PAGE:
Wednesday, May 23, 2012

Fezariu's Epiphany Blog Tour: Interview + Giveaway



Fezariu’s Epiphany
by David M. Brown

Blurb: 12-year-old Fezariu thought his mother died when he was little, but when his beloved stepfather dies the boy discovers she is alive and well - and working at the most famous brothel in all of Elenchera. When she cruelly rejects him it's more than he can bear, and he runs away to join a band of ruthless soldiers for hire. The Merelax Mercenaries will fight for anyone who can pay them, no matter the justice of the cause.

Fezariu grows up among the soldiers and becomes one of them. He thinks his time with the mercenaries has hardened him. But a campaign in his old home town pushes him too far, and he discovers what really happened to his mother. Maybe there are some things money shouldn't buy... and maybe it's time Fezariu took his revenge.




An interview with David M. Brown
We're stuck on a line to purchase tickets for a show. We begin to chat and you tell me you're an author. I ask you what your latest book is about. You say:

Fezariu’s Epiphany is about a boy who cannot cope with the setbacks in his childhood – the abandonment of his mother and the murder of his stepfather. He joins the Merelax Mercenaries who are the most famous fighting force in Elenchera. His hope is that he can escape his past but he soon realises he’ll never be free of it until he faces up to his childhood.

Fezariu’s Epiphany is my most recent published novel but I’m also working on my latest book – A World Apart. It’s about three friends – Demetrius, Eleyna and Halcyon – that grow up together in the same town and find themselves in an unwanted love triangle in their teens. Only when Demetrius leaves town is the triangle seemingly resolved but years later the friends are reunited and find their perspectives are now very different.

Authors can find inspiration from so many places and things. Where did you find some of your inspirations? Are any the strangest or the coolest that you would like to share?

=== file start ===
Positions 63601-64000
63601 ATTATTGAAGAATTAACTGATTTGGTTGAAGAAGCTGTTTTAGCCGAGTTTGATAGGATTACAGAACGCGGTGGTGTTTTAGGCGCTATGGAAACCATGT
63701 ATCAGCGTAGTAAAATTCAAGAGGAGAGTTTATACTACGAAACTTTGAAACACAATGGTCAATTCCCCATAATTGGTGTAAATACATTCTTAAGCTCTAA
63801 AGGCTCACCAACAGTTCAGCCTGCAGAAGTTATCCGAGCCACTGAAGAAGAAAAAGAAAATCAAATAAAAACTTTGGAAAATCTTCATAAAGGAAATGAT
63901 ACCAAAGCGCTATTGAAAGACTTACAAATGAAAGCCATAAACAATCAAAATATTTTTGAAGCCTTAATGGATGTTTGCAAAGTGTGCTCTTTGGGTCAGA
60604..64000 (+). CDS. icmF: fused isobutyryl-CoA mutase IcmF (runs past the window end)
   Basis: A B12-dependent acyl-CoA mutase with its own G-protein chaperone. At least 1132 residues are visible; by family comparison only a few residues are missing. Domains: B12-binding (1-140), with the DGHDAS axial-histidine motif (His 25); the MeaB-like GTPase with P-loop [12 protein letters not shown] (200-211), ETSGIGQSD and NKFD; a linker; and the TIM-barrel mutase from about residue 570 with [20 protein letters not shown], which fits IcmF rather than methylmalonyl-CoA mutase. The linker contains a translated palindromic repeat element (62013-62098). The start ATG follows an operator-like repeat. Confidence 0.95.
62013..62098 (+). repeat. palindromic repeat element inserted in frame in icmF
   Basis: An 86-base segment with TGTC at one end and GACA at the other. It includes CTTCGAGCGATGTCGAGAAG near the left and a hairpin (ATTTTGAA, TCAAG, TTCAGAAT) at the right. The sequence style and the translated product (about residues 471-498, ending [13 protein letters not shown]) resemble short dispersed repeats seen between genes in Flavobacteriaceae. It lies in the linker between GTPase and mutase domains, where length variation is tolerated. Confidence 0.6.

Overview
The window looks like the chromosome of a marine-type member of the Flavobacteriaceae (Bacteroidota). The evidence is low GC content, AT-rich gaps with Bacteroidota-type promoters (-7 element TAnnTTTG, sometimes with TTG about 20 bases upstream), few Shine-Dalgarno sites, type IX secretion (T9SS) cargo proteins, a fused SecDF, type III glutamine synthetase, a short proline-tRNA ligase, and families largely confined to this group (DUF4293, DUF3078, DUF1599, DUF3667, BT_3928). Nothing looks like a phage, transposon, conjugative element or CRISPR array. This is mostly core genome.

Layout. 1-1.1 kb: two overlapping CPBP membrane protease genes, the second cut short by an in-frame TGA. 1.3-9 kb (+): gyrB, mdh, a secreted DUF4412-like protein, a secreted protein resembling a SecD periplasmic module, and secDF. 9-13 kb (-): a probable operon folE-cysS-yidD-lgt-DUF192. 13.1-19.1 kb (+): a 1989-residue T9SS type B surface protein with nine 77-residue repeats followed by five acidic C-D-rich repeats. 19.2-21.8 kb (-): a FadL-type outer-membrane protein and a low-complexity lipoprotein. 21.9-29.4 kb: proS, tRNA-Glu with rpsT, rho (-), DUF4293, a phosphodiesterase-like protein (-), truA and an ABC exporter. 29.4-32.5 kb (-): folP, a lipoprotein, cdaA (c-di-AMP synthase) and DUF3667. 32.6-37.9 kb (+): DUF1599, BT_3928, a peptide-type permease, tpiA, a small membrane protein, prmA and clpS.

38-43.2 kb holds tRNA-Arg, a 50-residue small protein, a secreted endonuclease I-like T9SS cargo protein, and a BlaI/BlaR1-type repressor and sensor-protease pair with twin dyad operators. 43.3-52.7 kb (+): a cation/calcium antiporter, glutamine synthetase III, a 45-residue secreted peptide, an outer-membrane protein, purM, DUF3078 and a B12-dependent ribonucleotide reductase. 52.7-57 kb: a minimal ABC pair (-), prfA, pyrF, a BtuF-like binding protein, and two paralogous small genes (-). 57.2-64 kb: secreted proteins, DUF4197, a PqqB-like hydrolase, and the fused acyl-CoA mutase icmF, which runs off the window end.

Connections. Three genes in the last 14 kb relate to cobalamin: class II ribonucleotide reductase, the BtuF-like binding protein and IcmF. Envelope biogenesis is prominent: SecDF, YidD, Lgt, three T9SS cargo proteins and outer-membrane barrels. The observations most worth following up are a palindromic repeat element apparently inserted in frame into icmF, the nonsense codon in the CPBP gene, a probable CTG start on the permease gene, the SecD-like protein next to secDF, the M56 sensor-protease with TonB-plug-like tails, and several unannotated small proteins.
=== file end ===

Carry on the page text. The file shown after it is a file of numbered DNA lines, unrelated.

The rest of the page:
I’ve always loved history, ever since I was at school and it’s my passion for the past which is always my biggest inspiration. I’m always juggling fiction and non-fiction and whenever I pick up a history book my mind is tuned into the many possibilities for the world of Elenchera. I also find ideas watching films, playing games and listening to music. The RPG series Final Fantasy was responsible for the start of my writing journey in 1999 and one vivid image from Andrew Lloyd Webber’s The Phantom of the Opera inspired what may be my third novel – The Sparkling Dew on the Lakeside (working title).

Hmm, 47,000 years of history for Elenchera. You certainly didn't start out small. Did your Muse inhabit your body for weeks/months while you compiled this or did your fantasy world come to you in bits or pieces?

Elenchera initially began as a handful of novel ideas with no firm grounding in the world history. I wrote a few novels early on but found they had little substance without an historical background in place. I was literally making the history up as I went along. I needed some help. Step forward Cassel’s World History. This fabulous book offered a detailed timeline of our own world history and as I read it I jotted down events and figures that struck a chord with me. I understood how societies worked better and from there I started the Elencheran timeline and worked my way from year 1 to year 47,000+. It was painstakingly hard work and at one stage I did nothing but the world history for three consecutive years. Once I got going the events all fell into place quite easily. The only difficulty was cross-referencing across twenty-three individual lands. It was worth it in the end though.